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Music

1960s soulmates: The friendship of Eric Burdon and Jim Morrison

Eric Burdon is one of the most powerful vocalists from the 1960s. Although he didn’t pen ‘The House of The Rising Sun’, his voice wraps around the words like the familiar strains of a writer singing his own work. And that’s exactly what we get on ‘The House of The Rising Sun’, The Animals’ blistering rendition of a blues standard. 

Burdon had many fans, including members of The Doors. In a shared interview from 1995, Ray Manzarek and Danny Sugerman discuss the influence that the singer from Newcastle had on Jim Morrison. “Eric Burdon,” Sugerman begins, “As I recall, was the one person in town, when Jim Morrison was out of control at the Whiskey a Go-Go, or The Troubadour, or some topless club, people would call Eric to calm Jim down”.

Chuckling to himself, Manzarek can be seen nodding approvingly. “Eric was a soulmate of Jim’s, that’s for sure,” the keyboardist agrees. “They shared a love of the bottle, Jim succumbed to it, but Eric’s still around.” 

Those words hold more extraordinary prescience in 2022: Sugerman, who worked with The Doors as a roadie, died in 2005, before Manzarek followed in 2013. Burdon, however, is still alive and well, singing his heart out for whoever wants to hear him. 

In a rare interview, Burdon expressed his gratitude at his standing in life, explaining: “I’m thinking, ‘What did I do right?’ that got me through that period. I’m glad I can’t do it anymore – that I’m happily married and settled down. Chasing tail is a lot of work. [Smiles] But the lack of me getting high and going on stage – it’s affected me in a way that I never thought it would. I’m more aggressive because I’m more aware of what I have to say, what I should be saying and how I’m going to say it. And, of course, that spills over into the recording process as well.”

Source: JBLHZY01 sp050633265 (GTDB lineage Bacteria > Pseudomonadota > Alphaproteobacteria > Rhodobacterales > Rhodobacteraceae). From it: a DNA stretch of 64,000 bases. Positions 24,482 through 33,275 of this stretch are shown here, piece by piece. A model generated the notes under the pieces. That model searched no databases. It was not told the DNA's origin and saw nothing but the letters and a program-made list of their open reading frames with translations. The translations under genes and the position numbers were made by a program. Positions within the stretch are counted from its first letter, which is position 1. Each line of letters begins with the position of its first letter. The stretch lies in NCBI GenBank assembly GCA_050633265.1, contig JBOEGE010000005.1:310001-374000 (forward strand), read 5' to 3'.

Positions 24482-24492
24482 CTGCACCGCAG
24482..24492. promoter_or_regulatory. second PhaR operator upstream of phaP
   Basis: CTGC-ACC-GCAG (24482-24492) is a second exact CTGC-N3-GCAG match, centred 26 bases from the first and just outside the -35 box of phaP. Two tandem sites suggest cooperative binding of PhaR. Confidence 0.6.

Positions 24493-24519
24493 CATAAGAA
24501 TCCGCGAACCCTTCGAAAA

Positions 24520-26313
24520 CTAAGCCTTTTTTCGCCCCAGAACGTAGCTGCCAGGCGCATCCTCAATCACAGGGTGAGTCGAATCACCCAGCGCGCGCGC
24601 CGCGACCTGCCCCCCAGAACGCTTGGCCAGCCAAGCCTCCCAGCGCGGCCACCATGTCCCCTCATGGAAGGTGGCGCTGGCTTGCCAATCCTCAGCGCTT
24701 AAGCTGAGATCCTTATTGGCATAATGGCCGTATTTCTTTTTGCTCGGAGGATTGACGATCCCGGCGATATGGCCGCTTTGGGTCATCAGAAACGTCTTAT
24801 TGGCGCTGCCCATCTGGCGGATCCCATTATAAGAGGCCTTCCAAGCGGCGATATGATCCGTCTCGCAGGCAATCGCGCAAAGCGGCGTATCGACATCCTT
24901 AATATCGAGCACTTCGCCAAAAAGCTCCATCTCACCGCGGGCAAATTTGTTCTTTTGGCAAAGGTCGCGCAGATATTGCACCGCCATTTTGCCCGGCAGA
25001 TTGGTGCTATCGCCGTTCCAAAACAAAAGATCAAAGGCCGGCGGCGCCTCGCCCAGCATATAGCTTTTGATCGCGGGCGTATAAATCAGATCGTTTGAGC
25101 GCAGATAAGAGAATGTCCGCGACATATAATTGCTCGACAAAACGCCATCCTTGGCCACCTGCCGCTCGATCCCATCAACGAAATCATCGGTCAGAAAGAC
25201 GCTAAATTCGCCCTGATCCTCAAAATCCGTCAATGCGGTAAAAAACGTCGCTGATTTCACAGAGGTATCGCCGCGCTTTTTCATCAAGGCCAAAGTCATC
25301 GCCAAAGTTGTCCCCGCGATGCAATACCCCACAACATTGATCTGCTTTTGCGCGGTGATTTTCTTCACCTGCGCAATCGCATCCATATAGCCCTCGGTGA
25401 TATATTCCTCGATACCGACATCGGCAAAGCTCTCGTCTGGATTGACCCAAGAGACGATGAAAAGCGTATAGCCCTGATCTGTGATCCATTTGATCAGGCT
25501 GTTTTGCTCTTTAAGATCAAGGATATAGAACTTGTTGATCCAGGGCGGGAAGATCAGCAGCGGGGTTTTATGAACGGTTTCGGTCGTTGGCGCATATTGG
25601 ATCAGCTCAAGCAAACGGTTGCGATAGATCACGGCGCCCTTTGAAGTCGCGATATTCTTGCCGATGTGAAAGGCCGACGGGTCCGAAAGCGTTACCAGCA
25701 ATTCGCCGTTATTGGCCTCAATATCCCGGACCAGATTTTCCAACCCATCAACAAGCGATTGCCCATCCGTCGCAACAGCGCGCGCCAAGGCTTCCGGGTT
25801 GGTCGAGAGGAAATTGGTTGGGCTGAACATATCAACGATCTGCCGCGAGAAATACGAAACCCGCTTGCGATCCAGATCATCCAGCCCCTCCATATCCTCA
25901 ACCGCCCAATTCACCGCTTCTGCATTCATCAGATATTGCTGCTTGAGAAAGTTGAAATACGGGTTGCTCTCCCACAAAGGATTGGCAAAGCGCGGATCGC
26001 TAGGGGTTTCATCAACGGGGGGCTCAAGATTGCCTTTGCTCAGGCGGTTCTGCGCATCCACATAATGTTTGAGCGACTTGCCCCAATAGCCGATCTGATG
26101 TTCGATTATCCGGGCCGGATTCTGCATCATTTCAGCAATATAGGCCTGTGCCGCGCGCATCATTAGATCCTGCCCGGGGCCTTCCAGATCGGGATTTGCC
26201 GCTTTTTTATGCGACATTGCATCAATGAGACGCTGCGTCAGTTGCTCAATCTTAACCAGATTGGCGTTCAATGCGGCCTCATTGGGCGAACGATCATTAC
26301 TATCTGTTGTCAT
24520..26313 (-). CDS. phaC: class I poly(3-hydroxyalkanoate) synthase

While he couldn’t save Morrison from temptation, Burdon did get to perform with Manzarek in the early 1990s. “Actually,” Manzarek remembered, “We played in Mexico, in a little festival called Woodstock (starts speaking Spanish) en México.” Amused by the nostalgia, Manzarek equated the festival to the spectacle organised by Michael Lang in 1969. In one charming part of the video interview, Manzarek informs Sugerman that Leon Russell did indeed play at this version of Woodstock. The roadie looks stunned, clearly impressed by the stamina these rock artists hold 25 years after their supposed “prime”. 

Re-iterating that Burdon was a “soulmate” of the late Morrison, Sugerman insists that there was great mutual respect between the two singers. “Jim respected Eric,” Sugerman points out, “And Eric knew how to talk Jim down”. Sugerman laughs, as does Manzarek, both clearly indebted to Burdon for putting up with the mercurial frontman when other members of The Doors extended entourage felt powerless to do anything. 

There is a telling sadness at the close of this clip. Here are two men reminiscing about their experiences of a decade that was long committed to the annals of memory. What emerges from the video is context, and the pair rattle on about small nothings for the viewers at home. In their absence, the two-minute video now doubles as a souvenir to two men who built a fascinating body of work. 

There will come a time when everyone who witnessed the 1960s won’t be around to describe it, and when that day arrives, clips like the one of Manzarek and Sugerman enjoying a chuckle will feel more important than they ever did before. And as long as Burdon can sing, then he should bloody well sing.

See the clip below.